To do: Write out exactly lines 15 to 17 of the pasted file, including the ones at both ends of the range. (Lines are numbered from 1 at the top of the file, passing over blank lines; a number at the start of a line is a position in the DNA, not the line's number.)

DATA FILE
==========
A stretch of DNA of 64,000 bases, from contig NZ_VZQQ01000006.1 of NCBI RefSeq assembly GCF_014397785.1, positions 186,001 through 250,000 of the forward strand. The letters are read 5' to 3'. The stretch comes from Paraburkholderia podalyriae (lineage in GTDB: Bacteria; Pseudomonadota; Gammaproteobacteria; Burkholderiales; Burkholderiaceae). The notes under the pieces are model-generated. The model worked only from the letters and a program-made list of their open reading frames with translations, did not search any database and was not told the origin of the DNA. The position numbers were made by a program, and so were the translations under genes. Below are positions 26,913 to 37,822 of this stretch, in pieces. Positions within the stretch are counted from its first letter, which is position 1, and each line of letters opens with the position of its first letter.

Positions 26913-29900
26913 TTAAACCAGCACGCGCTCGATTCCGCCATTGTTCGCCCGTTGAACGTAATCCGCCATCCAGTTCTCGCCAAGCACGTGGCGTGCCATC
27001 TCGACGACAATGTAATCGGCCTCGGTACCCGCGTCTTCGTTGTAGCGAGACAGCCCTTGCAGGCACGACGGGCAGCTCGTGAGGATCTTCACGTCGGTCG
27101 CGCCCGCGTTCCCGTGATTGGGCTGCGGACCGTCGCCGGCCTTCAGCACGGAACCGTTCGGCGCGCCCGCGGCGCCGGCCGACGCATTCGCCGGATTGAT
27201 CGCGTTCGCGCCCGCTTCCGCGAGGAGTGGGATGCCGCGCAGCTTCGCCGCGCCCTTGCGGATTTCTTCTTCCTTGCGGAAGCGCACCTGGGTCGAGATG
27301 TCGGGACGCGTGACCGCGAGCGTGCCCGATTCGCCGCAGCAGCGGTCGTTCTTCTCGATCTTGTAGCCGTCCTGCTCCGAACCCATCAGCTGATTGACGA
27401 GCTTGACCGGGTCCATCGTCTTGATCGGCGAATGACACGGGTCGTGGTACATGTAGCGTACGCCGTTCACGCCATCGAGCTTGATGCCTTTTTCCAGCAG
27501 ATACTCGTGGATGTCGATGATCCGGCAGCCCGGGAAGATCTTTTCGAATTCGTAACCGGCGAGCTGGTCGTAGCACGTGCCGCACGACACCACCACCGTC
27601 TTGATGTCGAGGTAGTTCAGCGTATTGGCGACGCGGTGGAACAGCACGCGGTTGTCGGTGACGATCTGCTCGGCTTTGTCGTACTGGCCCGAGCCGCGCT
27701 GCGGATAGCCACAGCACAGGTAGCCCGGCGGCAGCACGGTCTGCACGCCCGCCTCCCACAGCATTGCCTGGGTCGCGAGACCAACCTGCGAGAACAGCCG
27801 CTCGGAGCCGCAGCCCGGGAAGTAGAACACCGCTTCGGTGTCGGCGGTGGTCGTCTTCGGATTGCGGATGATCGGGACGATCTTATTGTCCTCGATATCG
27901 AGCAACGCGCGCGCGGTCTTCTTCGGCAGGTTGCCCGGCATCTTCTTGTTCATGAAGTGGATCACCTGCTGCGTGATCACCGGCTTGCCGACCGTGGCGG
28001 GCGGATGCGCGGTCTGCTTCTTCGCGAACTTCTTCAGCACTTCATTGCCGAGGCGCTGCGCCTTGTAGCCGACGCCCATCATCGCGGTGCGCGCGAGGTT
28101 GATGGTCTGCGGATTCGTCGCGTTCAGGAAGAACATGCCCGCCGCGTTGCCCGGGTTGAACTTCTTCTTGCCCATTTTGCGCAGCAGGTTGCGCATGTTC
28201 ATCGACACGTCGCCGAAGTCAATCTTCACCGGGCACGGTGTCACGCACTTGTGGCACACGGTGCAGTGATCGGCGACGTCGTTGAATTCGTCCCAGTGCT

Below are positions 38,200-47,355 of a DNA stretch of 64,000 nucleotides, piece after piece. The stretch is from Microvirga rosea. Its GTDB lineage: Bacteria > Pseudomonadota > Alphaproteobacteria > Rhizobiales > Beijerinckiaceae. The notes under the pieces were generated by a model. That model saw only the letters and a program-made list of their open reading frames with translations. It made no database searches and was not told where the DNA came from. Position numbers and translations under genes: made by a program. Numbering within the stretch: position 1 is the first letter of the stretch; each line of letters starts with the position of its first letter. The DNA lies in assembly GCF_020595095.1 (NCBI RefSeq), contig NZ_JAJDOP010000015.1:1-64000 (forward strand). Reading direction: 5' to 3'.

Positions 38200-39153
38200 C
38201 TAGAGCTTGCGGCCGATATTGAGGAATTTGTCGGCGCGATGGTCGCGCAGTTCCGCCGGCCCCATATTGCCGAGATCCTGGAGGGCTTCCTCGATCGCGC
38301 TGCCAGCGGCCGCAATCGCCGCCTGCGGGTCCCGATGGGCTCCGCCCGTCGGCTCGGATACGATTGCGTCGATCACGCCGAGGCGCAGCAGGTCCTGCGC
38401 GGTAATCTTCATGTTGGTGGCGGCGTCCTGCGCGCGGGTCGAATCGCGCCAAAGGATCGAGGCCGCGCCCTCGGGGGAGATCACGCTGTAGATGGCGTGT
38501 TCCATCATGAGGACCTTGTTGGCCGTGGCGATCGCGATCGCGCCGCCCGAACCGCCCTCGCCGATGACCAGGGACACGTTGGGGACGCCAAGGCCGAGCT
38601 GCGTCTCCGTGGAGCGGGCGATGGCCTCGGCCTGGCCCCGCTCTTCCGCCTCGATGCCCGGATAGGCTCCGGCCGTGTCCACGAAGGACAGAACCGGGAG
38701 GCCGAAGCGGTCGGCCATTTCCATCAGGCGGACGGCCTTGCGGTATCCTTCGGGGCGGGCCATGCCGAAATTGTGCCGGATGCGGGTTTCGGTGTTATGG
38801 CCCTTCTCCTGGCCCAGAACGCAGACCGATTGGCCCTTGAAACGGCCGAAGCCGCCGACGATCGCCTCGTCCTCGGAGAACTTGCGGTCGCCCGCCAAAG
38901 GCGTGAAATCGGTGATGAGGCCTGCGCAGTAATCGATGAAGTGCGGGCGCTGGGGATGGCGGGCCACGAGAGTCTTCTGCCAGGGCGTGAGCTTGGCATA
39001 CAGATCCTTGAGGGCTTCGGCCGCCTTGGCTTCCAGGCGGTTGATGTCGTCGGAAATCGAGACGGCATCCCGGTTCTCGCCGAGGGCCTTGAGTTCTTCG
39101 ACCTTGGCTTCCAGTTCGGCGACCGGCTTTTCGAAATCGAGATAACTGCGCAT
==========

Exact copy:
28101 GATGGTCTGCGGATTCGTCGCGTTCAGGAAGAACATGCCCGCCGCGTTGCCCGGGTTGAACTTCTTCTTGCCCATTTTGCGCAGCAGGTTGCGCATGTTC
28201 ATCGACACGTCGCCGAAGTCAATCTTCACCGGGCACGGTGTCACGCACTTGTGGCACACGGTGCAGTGATCGGCGACGTCGTTGAATTCGTCCCAGTGCT

Below are positions 38,200-47,355 of a DNA stretch of 64,000 nucleotides, piece after piece. The stretch is from Microvirga rosea. Its GTDB lineage: Bacteria > Pseudomonadota > Alphaproteobacteria > Rhizobiales > Beijerinckiaceae. The notes under the pieces were generated by a model. That model saw only the letters and a program-made list of their open reading frames with translations. It made no database searches and was not told where the DNA came from. Position numbers and translations under genes: made by a program. Numbering within the stretch: position 1 is the first letter of the stretch; each line of letters starts with the position of its first letter. The DNA lies in assembly GCF_020595095.1 (NCBI RefSeq), contig NZ_JAJDOP010000015.1:1-64000 (forward strand). Reading direction: 5' to 3'.